Running it back
Revenge for Poirier as McGregor is stopped in second round of UFC rematch
Dustin Poirier got the better of Conor McGregor in the UFC 257 main event in Abu Dhabi.

mma-ufc-257 SIPA USA / PA Images Dustin Poirier declared victorious over Conor McGregor at UFC 257. SIPA USA / PA Images / PA Images

CONOR MCGREGOR SUFFERED the first knockout defeat of his career in the early hours of this morning in the headline bout at UFC 257.

In a rematch of his September 2014 win over Dustin Poirier (27-6), McGregor (22-5) was beaten via TKO in the second round of their lightweight fight in front of a limited number of spectators at the Etihad Arena in Abu Dhabi.

It was sweet revenge for Poirier, who was resoundingly beaten by TKO in the first round when he and McGregor clashed as featherweights in Las Vegas over six years ago.

The Dubliner, whose four previous losses all came by submission, was on the front foot in the early exchanges and had the better of the opening round against his American opponent.

The second frame began well for McGregor too, as the former two-division champion continued to dictate the pace. However, Poirier’s leg-kicks were proving effective and they aided him considerably as he succeeded in changing the complexion of the contest.

With the impact of the kicks slowing McGregor down, Poirier began to come forward and soon had McGregor on the fence attempting to withstand a flurry of punches.

The 32-year-old Irishman desperately sought to fight Poirier off, but his efforts were in vain. After he was sent to the mat, Poirier followed up and referee Herb Dean was quick to step in and end McGregor’s night with two minutes and 32 seconds of the second round on the clock.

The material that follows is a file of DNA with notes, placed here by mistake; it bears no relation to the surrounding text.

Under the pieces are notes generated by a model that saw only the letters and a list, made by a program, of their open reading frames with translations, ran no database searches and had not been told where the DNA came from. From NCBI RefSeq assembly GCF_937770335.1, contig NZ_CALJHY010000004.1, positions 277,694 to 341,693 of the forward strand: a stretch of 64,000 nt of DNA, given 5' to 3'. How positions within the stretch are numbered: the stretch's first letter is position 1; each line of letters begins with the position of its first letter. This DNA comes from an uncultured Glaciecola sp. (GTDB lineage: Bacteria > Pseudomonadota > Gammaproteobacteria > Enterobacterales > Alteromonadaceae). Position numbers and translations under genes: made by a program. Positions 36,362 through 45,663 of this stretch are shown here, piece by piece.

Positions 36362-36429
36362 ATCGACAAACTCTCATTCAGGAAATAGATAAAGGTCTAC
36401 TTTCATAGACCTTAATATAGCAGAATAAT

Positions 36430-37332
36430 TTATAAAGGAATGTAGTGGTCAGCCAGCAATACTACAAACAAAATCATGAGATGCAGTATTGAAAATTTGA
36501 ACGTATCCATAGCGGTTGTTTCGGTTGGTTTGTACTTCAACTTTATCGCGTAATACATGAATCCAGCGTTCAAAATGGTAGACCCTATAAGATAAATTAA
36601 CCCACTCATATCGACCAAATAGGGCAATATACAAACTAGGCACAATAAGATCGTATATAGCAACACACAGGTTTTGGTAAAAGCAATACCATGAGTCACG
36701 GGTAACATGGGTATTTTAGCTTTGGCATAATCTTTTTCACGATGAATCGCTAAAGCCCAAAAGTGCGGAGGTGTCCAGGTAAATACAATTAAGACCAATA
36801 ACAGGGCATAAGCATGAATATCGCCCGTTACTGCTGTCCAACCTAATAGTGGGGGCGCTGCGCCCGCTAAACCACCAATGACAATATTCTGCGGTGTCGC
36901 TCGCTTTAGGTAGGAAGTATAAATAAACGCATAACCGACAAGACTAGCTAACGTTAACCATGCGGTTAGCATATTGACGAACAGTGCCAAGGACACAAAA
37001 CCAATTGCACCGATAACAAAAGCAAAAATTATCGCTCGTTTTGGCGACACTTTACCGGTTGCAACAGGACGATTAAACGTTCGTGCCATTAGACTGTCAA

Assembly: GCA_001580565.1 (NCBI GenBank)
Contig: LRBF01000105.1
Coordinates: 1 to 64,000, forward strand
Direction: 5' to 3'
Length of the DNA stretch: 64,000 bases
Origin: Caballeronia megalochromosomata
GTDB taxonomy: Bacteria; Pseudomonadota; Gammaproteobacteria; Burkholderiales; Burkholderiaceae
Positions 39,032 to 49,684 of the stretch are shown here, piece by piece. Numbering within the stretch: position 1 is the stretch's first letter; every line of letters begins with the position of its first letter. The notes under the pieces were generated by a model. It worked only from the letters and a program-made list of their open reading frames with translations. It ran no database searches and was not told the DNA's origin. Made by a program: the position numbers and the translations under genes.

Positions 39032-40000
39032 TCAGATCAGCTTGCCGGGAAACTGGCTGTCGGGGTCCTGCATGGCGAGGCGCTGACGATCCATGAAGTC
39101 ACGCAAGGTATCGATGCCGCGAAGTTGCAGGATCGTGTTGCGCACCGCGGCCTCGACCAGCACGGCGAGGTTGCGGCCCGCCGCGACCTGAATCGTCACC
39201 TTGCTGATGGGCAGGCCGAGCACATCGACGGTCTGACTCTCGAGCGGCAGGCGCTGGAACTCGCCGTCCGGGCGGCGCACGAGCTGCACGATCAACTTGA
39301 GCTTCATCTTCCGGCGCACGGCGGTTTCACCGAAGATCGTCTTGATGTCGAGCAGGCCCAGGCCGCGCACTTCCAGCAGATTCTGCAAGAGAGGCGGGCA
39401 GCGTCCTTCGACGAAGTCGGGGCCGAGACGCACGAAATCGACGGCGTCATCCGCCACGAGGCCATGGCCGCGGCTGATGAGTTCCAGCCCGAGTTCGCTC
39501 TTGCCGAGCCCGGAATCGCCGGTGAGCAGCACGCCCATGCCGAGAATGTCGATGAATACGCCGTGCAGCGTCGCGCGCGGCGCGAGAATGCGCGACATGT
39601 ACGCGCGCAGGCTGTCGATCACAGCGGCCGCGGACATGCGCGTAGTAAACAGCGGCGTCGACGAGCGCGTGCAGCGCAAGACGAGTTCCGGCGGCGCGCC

mma-ufc-257 SIPA USA / PA Images McGregor under pressure from Poirier. SIPA USA / PA Images / PA Images

McGregor insisted afterwards that he’ll be keen to return, while also lamenting his long periods of absence from the octagon. This was his first outing in a year, and his third since winning the lightweight title against Eddie Alvarez in November 2016.

His October 2018 defeat to Nurmagomedov was followed by a facile welterweight victory against Donald Cerrone in January of last year, which took 40 seconds to achieve. 

“It’s hard to overcome inactivity over long periods of time and that’s just it,” McGregor said in the immediate aftermath of his loss to Poirier.

“The leg-kicks were good, that low calf-kick was very good. The leg was dead and then I just wasn’t as comfortable as I needed to be.

“It’s the inactivity and that’s it, but Dustin is some fighter. If you put in the time in here you’re going to get cosy in here. 

“I have to dust it off and come back, and that’s what I will do. I need activity. You don’t get away with being inactive in this business and that’s the way it is. I’ll take my licks.

“I’m gutted, to be honest. I put so much work in. It’s a tough one to swallow. I’m proud of my work. I’d like to have represented my team a bit better but we’ll get to go again.”

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Poirier declared himself the unofficial UFC lightweight champion, a title that continues to be held by Khabib Nurmagomedov, who hinted last week that he could be tempted to reverse the retirement decision he announced in October.

In any event, the win put Poirier in pole position for a title shot in the 155-pound division on a night when former Bellator champion Michael Chandler (22-5) also stormed into contention with a first-round TKO of Dan Hooker (20-10).

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